Here be dragons!
The dragon in our mythology is characterised by many things. But perhaps most interesting is that they’ll sit on a hoard of gold, jealously guarding it but gaining no benefit from it. Tolkien’s Smaug is one of my earliest memories: my parents read me The Hobbit when I was just three. Wagner’s Fafner, even more tellingly, turns himself into a dragon only when he has the ill-gotten hoard and his life turns to the sole task of possessing it.
The housing crash has revealed dragons in our society. People who might’ve sold their house in a rising market, but resolutely refuse to accept less than some hypothetical peak price when it’s falling. Fair enough when someone has no reason to move, but as sad as any dragon when they have a good reason to move, and would even be buying in the same market conditions. For example, the true dragon is revealed in comments like:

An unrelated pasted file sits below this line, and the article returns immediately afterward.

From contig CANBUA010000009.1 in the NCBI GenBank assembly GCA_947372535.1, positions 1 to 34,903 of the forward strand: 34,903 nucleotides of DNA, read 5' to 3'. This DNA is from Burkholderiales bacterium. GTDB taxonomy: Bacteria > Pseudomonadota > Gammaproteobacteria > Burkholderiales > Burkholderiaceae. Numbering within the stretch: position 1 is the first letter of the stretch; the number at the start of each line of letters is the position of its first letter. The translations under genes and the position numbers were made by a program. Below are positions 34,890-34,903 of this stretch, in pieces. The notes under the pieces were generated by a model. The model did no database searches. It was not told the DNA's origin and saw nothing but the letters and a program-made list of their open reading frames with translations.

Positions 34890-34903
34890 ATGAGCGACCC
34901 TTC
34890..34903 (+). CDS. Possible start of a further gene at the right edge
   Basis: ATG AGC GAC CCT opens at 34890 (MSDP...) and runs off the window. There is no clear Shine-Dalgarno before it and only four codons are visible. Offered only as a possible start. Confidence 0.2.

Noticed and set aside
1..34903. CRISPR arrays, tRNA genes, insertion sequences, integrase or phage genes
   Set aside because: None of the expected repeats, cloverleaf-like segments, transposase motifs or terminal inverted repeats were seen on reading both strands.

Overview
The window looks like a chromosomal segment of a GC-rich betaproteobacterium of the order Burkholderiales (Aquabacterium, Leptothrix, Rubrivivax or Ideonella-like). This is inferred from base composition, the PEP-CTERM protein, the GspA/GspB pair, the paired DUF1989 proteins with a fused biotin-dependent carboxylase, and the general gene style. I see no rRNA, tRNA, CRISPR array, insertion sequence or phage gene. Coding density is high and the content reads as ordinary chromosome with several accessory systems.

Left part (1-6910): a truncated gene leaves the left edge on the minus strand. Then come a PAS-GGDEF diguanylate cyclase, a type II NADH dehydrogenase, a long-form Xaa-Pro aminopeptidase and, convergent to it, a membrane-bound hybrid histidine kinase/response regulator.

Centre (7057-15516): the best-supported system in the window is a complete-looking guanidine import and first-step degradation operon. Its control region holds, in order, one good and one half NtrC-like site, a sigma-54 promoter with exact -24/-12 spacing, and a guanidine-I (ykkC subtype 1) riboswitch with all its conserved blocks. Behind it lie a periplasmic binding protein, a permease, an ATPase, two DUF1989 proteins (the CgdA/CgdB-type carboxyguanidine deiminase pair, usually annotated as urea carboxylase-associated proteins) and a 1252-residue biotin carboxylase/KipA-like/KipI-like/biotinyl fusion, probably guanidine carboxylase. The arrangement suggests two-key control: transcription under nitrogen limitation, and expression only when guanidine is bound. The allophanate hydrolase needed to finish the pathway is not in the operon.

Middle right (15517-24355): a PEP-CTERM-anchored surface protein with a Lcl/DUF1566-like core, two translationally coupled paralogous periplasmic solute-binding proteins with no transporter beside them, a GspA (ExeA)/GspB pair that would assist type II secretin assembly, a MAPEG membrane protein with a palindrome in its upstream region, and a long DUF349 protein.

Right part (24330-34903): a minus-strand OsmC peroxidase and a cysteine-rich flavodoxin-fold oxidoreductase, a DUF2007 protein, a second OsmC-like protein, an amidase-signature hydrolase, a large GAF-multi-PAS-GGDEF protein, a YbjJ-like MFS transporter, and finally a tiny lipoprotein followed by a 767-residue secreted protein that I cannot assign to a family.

Paul’s comment explains why so few decent houses are on the market. I would never accept 25% less than what I know my house is worth in a normal market, so it will stay off the market until it picks up again.
Many such dragons will retreat in the face of reality. But perhaps not for some time.
 They refused to read me Lord of the Rings. So I had no choice: I had to learn to read.